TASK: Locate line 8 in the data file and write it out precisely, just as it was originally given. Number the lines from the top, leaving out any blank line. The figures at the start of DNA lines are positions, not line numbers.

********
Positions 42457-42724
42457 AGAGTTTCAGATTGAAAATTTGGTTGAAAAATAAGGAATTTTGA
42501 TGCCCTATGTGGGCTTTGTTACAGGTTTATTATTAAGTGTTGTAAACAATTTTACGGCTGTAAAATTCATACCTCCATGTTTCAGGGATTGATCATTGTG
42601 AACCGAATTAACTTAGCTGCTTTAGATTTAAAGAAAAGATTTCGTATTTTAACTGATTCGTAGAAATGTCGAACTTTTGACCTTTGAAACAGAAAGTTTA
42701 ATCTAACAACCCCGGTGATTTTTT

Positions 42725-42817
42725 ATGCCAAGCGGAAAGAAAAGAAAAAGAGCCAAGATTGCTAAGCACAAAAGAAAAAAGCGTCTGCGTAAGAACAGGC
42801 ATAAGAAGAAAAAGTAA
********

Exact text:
42801 ATAAGAAGAAAAAGTAA